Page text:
Friday, November 28, 2008
In 1990 Foster’s Lager, owned by Foster’s Group Limited (previously Foster’s Brewing Group) and distributed and marketed by Miller Brewing Company in the United States, began pursuing a U.S. strategy of associating itself with ‘‘Australianness.’’ After a detour away from this marketing strategy, Miller and its Foster’s agency, Angotti, Thomas, Hedge of New York, in 1994 released ‘‘How to Speak Australian,’’ which became one of the longest-running and most popular beer advertising campaigns of its time.
‘‘How to Speak Australian’’ began with spot placements in regional markets and an estimated budget of $3 million. In 1997 Miller made it a national campaign and increased the budget to approximately $10 million. From 1994 to 2001 the campaign’s central idea remained consistent.
TV spots introduced a word or term, such as ‘‘Room Service,’’ and then showed what that term meant in Australia; in this case, it meant a live chicken and a meat cleaver delivered to a hotel guest’s room. Following such arresting redefinitions of commonplace terms was an image of the Foster’s can, labeled ‘‘Beer.’’ The commercials closed with the tagline ‘‘Fosters. Australian for Beer.’’ Print, outdoor, and radio executions followed this basic model, which seemed virtually inexhaustible. Four to six new TV spots were crafted each year, and the consistency of the platform also meant that old spots could be recycled as long as they remained fresh. ‘‘How to Speak Australian’’ won a Silver EFFIE Award in 1994 and a Gold EFFIE in 1995, and the Foster’s brand grew rapidly in the United States through 1998. The campaign remained popular, and the brand continued to grow, but by 2000 Foster’s sales had begun to be eclipsed by other beers in the imported-beer market. Some analysts believed that Miller had missed an opportunity to turn Foster’s into an import stalwart along the lines of category-leading Corona Extra. After the dissolution of Angotti, Thomas, Hedge in 2001 Miller assigned the Foster’s advertising account to Chicago’s J. Walter Thompson agency. J. Walter Thompson made an unsuccessful attempt to reinterpret what was by then a classic advertising campaign, and in the following years Miller continued searching for the right agency to update the Foster’s identity.
In the 1980s the Foster’s Brewing Group (which later bought heavily into wine brands and dropped ‘‘Brewing’’ from its name) set out to make its undistinguished namesake brew stand out from the pack of Australian beers by raising its profile internationally. As the brand attained status outside of Australia, Australians themselves began drinking it in larger numbers. By the mid-1980s Foster’s was at the top of the Australian beer heap, and its international image was strengthened by a series of commercials in the United Kingdom featuring the actor Paul Hogan, then a TV personality trafficking in the supposedly quintessential Australianness that he would go on to parlay into international fame in the movie Crocodile Dundee (1986). Foreign sales became a prime source of Foster’s revenue, and in the early 1990s the company set out to brand itself in the United States by playing up its Australian roots. An unproductive detour away from this strategy was scuttled in 1994, when Foster’s U.S. agency, Angotti, Thomas, Hedge, settled on the ‘‘How to Speak Australian’’ platform that, together with the tagline ‘‘Australian for Beer,’’ would define the brand’s marketing for years to come.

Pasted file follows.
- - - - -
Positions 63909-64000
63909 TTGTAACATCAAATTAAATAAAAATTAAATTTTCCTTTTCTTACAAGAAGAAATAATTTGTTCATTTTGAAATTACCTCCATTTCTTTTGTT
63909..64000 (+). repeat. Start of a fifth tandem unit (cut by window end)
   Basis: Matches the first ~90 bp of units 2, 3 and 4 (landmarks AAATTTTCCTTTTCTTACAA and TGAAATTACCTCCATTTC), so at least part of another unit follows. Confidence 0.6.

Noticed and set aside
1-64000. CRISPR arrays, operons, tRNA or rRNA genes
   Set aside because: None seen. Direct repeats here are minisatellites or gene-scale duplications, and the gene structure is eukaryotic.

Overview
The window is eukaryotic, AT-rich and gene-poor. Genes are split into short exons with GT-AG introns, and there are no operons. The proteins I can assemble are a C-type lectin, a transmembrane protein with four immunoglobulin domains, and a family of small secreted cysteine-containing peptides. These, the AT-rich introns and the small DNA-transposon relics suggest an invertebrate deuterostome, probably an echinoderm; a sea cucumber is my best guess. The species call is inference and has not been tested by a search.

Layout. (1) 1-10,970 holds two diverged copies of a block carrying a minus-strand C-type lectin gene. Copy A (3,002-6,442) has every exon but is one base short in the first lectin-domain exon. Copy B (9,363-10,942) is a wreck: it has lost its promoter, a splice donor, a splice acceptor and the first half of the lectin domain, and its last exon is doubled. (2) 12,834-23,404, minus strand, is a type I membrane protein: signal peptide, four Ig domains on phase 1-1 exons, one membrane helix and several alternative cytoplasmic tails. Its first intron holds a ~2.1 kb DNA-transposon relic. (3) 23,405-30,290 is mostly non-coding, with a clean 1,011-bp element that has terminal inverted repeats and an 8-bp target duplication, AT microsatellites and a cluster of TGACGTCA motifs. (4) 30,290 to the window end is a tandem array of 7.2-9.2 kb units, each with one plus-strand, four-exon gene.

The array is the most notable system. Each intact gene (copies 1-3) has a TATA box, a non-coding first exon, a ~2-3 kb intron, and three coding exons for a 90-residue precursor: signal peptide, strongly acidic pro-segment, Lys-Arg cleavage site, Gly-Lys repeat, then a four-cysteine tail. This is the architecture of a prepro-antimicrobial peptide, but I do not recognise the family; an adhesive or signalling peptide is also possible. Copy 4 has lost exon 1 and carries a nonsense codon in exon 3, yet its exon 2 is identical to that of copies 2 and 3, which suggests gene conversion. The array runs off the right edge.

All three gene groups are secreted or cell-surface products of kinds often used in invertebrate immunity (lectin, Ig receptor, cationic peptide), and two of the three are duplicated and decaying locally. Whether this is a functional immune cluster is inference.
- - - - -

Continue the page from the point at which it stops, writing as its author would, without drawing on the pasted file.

During the 1990s and into the first half of the following decade, Foster’s was distributed and marketed in the United States according to a succession of complex corporate arrangements in which its Australian parent company partnered with the Canadian beer maker Molson and the United States’ Miller Brewing. Although the specific terms of these agreements shifted over the course of the ‘‘How to Speak Australian’’ campaign, Miller was, practically speaking, responsible for Foster’s marketing in the United States. The arrangement allowed Foster’s to take advantage of Miller’s extensive distribution network, but at the same time Foster’s parent company did not have control over the brand’s marketing. This became cause for concern when, because of the terms of the three-way partnership, Foster’s advertising budget was calibrated not just according to its own performance but according to the performance of Molson, whose fortunes were then in decline in the United States. Thus, despite Foster’s sales growth, Miller capped spending on ‘‘How To Speak Australian’’ at approximately $10 million annually through 2000.